This rendition of "All the Things You Are" isn't like any I've ever heard before. There's only Alkire on sax, accompanied by acoustic bass and drums (with brushes again). I liked it more than I thought I would.

"Barbara" is well and sweetly played, but the real gem is the extended, interesting, and expertly played acoustic bass solo.

The final cut, "November", is a like tender parting kiss: a fitting and satisfying conclusion. - Donald N. Eichelberger

"Cadence Magazine"

Together (3 bands featured on CD) they tackle the Straight-Ahead form with improvised solos around the room that drive with a rambling Bebop intensity. Alkire likes to share unison passages with flute or trumpet when the ensemble opens and closes a piece. During these encounters, he adds dissonant fires that create enough tension to give a session an edge. Alkire's ready alto tone stands out as a centerpiece of the album. - Jim Santella

"Jim Carnes"

He's been around the world and has played with some of the biggest names. Musically, you ,ight say saxophonist Jeff Alkire is a swinger. He has swung from playing with Ray Charles to Tony Bennett to John Lee Hooker. - Sacramento Bee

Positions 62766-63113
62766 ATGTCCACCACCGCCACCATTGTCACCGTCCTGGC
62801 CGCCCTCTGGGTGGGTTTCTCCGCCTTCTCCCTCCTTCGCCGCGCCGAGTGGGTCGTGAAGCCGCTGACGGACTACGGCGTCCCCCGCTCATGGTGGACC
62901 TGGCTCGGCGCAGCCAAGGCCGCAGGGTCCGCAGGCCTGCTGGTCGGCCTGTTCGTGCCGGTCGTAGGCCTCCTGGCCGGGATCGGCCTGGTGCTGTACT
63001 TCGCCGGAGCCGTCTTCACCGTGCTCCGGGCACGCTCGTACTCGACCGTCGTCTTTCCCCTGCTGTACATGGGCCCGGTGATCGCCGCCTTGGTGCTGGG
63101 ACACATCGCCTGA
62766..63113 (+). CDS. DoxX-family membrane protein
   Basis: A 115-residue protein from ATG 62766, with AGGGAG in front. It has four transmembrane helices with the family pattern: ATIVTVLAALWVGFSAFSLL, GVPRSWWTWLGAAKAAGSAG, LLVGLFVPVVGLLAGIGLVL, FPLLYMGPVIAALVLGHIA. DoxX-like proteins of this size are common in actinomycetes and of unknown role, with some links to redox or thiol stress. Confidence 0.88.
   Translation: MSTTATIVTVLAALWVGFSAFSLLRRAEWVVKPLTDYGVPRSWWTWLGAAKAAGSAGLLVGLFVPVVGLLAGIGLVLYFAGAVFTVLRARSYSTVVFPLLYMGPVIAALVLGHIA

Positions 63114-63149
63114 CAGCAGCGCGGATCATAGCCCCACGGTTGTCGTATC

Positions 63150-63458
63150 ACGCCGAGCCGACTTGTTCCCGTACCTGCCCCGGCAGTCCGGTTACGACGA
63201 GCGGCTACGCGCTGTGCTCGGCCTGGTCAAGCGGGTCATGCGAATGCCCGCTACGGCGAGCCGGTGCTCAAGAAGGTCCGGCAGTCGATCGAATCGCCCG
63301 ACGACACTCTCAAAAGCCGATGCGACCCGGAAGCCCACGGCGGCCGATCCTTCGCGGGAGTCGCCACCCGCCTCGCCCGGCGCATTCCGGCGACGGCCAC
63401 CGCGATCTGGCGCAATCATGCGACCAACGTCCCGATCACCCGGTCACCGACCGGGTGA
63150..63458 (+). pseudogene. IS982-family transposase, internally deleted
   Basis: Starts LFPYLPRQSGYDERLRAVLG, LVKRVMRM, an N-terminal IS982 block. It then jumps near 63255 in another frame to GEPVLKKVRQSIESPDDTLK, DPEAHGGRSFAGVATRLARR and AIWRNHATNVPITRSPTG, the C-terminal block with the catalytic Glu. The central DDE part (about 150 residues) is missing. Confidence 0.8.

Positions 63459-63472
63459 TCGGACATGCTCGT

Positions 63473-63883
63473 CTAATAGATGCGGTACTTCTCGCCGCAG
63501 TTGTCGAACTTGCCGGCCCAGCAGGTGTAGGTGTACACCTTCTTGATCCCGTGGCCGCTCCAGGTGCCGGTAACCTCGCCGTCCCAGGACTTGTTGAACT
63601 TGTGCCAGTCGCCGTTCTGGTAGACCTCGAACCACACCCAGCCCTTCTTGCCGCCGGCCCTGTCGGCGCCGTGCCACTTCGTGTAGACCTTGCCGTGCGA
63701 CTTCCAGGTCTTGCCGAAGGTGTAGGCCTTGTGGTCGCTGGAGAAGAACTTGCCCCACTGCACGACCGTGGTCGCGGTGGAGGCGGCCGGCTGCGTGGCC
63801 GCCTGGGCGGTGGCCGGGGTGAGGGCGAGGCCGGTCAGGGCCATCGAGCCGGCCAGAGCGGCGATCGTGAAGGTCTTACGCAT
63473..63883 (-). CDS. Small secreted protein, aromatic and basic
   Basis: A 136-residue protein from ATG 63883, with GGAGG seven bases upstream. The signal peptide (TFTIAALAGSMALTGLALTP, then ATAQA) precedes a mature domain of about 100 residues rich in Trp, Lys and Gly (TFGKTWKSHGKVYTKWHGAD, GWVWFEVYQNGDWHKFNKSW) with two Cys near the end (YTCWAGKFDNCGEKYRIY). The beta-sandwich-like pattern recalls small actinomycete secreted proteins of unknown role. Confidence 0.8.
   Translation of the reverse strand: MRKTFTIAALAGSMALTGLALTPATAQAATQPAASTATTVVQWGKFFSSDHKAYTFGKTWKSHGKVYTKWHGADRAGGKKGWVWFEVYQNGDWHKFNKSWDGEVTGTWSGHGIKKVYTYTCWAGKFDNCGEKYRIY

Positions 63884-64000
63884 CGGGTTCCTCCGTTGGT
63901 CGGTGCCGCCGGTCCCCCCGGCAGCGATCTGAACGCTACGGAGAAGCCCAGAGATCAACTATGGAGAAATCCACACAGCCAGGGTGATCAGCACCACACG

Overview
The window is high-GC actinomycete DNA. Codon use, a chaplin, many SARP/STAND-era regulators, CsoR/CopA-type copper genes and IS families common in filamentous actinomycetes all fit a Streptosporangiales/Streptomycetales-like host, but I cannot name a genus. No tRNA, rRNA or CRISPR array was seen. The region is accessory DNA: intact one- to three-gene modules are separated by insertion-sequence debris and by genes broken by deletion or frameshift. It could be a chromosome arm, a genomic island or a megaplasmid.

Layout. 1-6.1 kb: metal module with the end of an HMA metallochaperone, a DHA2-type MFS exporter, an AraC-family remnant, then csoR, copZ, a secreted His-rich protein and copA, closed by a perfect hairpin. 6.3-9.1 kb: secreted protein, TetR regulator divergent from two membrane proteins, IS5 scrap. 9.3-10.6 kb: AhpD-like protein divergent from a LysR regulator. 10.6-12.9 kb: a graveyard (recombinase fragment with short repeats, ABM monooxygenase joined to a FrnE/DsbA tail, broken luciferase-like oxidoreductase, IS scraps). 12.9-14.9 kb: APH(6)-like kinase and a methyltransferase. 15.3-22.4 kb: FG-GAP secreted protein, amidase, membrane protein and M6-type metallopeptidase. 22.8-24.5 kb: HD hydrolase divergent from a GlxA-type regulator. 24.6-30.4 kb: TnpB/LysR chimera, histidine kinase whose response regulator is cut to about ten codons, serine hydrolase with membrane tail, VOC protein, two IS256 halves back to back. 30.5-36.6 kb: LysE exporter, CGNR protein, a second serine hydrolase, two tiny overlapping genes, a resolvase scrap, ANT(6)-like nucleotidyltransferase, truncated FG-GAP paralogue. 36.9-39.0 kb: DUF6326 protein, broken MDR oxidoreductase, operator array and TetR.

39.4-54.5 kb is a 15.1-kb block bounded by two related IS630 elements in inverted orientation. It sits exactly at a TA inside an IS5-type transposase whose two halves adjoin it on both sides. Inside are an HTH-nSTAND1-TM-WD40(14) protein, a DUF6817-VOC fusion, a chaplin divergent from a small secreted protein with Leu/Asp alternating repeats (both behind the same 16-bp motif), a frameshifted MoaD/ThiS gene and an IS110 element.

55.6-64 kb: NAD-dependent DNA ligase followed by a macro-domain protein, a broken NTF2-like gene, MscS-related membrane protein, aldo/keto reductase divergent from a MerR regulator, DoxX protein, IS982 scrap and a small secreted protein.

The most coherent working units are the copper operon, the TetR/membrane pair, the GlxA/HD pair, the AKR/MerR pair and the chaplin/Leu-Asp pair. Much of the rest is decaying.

"Bruce VonStiers"

Jeff Alkire has studied at the Berklee College of Music and played with greats such as Ray Charles. He has toured with the Tommy Dorsey Big Band and many others. His latest album is a sheer delight. The title of the album is One Summer In Winters.

On the album Alkire plays the alto sax. He is joined by Craig Bailey on flute and alto flute. There is also Kelvin Sholar on piano and Esperanza Spalding on acoustic bass. Riley Mulluns is on trumpet and Steve Johns is the drummer.

At This Moment is the first song. It is one of four original compositions on the album. Soft and subtle, the song shows Alkire's wonderful talents on the sax.

The second song is Pancakes. It is another original tune. This start out with great drum and trumpet solos. It moves fairly fast and then slows down for a moderate pace.

The third song is the title track, One Summer In Winters. Alkire explains that that song came from a summertime stay at a "rustic house atop golden grass covered hills outside Winters, California ." This is a gentle song that reflects a quiet nature respite. The song has some great flute music.

The piano is up front on the Victor Lewis song, Why. The song has some terrific horns. Then things move into subtle sax mode with Weaver of Dreams.